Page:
North Dakota’s Oil Spill Record: 85 Pipeline Accidents in 20 Years

Environmentalists who oppose the controversial Dakota Access pipeline have a message for the United States Army Corps of Engineers and the incoming Trump administration: When it comes to pumping oil across North Dakota, past is prologue, and that’s bad news for human health and the environment.

An analysis released Wednesday by the Center for Biological Diversity found that pipelines in North Dakota have spilled crude oil and other hazardous liquids at least 85 times since 1996.

Those spills—an average of four a year—caused more than $40 million in property damage, the center said, citing data from the United States Department of Transportation.

In the largest accident, in July 2013, some 840,000 gallons of crude oil spilled from a pipeline in Tioga, North Dakota, and contaminated a wheat field. The spill, which was not reported for two weeks, cost $17.5 million to clean up.

The analysis was released just days after the Obama administration denied an easement to the Dakota Access pipeline for construction under Lake Oahe, the drinking water supply for the Standing Rock Sioux tribe, which has been on the ground with supporters protesting the pipeline for months.

Instead, the corps will conduct a review of alternate pipeline routes and complete an environmental impact statement for the project.

Randi Spivak, the Center for Biological Diversity’s public lands program director, said the analysis will be submitted to the corps as part of its official review.

“We want the corps to do a full oil-spill risk analysis for every river crossing along the entire route of the project,” Spivak said. “Spills happen, as this analysis shows. It’s not a question of if; it’s a question of when. The reason we did this analysis when we did it is because pipelines commonly spill...and that is why it’s problematic at a river crossing.”

Spivak said her group opposes all new fossil fuel infrastructure projects because of their contribution to climate change, as well as their direct impact on local ecosystems.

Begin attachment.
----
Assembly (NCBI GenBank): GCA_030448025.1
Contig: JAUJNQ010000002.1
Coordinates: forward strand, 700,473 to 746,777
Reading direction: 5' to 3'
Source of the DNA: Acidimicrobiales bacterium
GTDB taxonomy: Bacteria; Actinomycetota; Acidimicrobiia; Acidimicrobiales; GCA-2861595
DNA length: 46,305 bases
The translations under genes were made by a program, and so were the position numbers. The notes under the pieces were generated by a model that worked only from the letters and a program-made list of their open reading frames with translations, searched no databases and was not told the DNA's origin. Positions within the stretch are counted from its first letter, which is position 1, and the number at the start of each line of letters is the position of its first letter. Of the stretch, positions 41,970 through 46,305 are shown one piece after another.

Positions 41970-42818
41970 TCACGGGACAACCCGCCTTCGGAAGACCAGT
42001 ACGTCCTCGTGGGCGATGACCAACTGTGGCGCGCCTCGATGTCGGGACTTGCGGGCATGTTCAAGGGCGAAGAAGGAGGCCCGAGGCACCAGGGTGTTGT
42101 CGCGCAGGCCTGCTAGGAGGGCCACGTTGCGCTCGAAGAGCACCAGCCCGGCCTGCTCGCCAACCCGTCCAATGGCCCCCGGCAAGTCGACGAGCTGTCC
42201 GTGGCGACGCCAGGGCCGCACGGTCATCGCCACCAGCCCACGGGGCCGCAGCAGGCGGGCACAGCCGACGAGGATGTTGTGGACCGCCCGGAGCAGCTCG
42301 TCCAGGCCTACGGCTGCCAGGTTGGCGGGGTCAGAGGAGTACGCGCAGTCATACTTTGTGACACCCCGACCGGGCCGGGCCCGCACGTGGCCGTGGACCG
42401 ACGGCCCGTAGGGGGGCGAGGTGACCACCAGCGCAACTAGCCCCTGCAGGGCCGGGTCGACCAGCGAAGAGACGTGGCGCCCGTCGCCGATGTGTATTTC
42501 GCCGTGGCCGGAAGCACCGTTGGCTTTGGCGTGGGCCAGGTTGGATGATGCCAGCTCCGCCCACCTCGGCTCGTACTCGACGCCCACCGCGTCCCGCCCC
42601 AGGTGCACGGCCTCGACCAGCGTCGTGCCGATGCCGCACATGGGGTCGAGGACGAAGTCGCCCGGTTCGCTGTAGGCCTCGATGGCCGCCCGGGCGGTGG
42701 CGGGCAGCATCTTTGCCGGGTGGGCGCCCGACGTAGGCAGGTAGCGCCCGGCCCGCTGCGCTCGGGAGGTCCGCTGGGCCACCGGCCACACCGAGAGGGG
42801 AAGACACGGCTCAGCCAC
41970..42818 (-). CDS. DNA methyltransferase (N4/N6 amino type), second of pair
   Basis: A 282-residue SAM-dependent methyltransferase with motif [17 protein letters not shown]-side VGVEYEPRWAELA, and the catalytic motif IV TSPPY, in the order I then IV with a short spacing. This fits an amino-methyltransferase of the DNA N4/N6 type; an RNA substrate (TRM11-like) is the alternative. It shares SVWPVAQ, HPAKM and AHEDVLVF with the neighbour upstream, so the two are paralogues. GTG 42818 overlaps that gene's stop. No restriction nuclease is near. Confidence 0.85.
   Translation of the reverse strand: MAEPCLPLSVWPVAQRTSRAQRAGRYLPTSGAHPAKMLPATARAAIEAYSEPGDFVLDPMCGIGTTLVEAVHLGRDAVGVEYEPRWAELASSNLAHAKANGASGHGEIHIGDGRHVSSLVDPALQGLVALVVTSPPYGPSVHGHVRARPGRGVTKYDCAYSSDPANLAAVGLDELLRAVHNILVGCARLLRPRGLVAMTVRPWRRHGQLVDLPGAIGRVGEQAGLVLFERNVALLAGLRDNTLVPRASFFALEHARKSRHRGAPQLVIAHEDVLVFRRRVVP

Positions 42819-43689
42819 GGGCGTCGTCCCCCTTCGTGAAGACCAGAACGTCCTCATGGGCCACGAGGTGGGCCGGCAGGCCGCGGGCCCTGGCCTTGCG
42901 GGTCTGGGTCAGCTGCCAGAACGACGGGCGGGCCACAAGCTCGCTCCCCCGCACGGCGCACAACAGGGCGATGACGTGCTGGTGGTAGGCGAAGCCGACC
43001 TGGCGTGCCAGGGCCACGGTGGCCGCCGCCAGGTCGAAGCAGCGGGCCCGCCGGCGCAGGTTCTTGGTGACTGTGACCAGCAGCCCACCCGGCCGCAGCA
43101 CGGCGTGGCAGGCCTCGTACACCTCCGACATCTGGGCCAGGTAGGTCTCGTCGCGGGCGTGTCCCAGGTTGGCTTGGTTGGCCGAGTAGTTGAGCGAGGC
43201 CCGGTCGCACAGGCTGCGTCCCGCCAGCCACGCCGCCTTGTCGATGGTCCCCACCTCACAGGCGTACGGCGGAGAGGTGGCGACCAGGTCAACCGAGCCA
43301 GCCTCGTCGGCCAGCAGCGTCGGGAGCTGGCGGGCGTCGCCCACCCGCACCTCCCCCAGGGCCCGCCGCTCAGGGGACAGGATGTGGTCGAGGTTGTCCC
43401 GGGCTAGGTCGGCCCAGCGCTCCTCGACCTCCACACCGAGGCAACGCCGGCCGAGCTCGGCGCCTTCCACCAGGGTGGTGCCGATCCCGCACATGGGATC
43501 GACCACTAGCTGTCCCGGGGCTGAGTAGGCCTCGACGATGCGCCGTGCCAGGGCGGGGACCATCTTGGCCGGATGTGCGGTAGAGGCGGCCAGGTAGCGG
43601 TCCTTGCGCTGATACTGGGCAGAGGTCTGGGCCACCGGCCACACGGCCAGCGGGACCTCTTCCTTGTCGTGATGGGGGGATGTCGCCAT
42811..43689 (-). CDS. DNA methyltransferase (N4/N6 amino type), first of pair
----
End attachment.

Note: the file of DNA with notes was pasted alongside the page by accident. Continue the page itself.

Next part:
Pipelines can fail in a number of ways, including mechanical failure, human error, and subfreezing temperatures that can rupture pipes, connectors, and valves, she said.

Spivak pointed to a study by her group that found that, on average, between 1986 and 2013, one significant oil or gas pipeline incident occurred in the United States every 30 hours, causing nearly $7 billion in damages, more than 2,000 injuries, and more than 500 deaths. A companion time-lapse video documents each significant incident.

As for the Dakota pipeline, “it’s worth repeating it was originally proposed to cross the Missouri River in Bismarck, where residents got the pipeline route changed to a different river crossing that would impact the water supply of the Standing Rock people,” Spivak said.

“The Army Corps is now initiating an environmental impact statement, which is a statement, not a decision,” she said. “But it’s extremely valuable for taking a hard look and evaluating and disclosing environmental harm, [because] there has not been a full analysis of the impact to the Standing Rock water supply or any water crossing.”

Corps officials did not respond to requests for comment. Jo-Ellen Darcy, the U.S. Army’s assistant secretary for civil works, made the decision to deny the easement, even though the corps had recommended that it be granted.

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